Texas’ Precarious Power Grid Exposes a Nasty Feedback Loop
As the planet warms, more AC use stresses the grid
Another extreme weather event, another trial for Texas’ infamous electrical grid. As temperatures have soared above 100 degrees Fahrenheit, residents have cranked up their air conditioners, forcing the Electric Reliability Council of Texas (Ercot), which runs the state’s grid, to ask customers to limit power usage, lest the system crash.
And what a singular grid it is. The United States actually has three distinct grids: The ones in the west and east roughly cut the country in half. But Texas divorced itself from all that, opting to run its own operations to avoid regulation. That means power providers don’t face penalties for failing to deliver electricity, as they do in regulated states. And because it’s not intricately connected to its neighbors’ energy grids, Texas can’t import lots of power from elsewhere when demand spikes, like during this heat wave or a cold snap. That isolationist stance has left it ill-prepared to weather the extremes of climate change.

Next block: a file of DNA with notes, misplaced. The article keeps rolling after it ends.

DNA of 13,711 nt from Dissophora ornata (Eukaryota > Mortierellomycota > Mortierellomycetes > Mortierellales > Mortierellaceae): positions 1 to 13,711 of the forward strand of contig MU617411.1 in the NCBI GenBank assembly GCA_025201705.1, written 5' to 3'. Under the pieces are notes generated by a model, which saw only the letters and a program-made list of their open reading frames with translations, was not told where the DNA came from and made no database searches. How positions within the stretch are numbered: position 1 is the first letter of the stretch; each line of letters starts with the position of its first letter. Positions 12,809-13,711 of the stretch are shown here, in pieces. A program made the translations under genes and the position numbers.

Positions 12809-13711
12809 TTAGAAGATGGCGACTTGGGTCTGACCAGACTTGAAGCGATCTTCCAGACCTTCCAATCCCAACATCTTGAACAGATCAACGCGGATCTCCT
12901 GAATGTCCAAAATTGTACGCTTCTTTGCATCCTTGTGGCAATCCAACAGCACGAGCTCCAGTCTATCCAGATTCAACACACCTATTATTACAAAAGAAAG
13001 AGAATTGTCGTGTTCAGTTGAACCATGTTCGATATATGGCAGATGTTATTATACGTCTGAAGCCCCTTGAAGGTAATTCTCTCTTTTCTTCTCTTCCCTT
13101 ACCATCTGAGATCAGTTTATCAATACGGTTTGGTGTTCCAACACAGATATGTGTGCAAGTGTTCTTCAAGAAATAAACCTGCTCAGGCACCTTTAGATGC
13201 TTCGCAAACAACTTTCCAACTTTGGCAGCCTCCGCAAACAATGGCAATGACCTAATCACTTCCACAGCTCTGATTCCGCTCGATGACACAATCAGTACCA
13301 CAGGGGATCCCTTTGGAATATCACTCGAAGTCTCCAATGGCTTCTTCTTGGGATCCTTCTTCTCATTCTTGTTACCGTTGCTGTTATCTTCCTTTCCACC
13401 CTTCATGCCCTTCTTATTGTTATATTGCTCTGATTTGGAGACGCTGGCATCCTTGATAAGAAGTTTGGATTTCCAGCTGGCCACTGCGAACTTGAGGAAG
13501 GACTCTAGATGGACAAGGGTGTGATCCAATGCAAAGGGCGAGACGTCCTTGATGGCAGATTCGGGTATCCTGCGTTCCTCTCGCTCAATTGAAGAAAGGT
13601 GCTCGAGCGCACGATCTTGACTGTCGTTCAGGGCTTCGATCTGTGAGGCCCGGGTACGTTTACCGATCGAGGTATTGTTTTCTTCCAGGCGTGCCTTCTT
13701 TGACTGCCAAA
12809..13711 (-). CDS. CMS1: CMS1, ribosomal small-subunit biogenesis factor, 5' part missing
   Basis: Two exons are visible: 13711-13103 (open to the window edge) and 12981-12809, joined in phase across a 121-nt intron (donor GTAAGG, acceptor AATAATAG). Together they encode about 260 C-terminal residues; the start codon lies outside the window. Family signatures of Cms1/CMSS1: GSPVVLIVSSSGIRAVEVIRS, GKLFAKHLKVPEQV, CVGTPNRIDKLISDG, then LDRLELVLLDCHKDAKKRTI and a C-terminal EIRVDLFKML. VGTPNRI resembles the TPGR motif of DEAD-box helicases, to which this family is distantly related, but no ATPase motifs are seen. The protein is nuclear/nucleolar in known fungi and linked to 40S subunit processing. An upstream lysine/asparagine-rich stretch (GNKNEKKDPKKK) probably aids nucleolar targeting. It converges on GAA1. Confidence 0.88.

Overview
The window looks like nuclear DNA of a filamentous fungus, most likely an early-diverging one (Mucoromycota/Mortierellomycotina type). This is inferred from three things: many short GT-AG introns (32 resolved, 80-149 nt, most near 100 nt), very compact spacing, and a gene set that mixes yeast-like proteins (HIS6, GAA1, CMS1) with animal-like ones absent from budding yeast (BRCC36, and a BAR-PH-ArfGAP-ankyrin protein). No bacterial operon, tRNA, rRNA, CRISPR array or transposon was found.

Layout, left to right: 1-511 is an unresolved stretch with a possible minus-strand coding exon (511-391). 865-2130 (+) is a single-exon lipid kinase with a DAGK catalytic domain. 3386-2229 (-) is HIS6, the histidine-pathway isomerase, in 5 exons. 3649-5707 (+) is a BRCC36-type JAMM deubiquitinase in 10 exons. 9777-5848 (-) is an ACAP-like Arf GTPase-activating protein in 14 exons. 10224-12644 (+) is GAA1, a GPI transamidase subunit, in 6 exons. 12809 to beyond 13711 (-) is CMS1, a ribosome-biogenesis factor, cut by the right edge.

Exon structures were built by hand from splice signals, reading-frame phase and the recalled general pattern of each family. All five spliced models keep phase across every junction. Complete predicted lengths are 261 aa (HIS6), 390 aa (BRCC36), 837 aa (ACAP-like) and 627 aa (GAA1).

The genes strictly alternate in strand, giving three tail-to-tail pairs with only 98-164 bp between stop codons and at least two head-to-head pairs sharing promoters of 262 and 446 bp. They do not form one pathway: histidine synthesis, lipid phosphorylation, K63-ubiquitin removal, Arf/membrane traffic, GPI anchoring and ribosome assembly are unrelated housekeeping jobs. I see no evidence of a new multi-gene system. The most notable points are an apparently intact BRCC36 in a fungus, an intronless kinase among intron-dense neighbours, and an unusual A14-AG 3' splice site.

“Texas, once again, is in a unique position where basically they’ve isolated themselves from the rest of the grid,” said Gernot Wagner, a climate economist at Columbia Business School.
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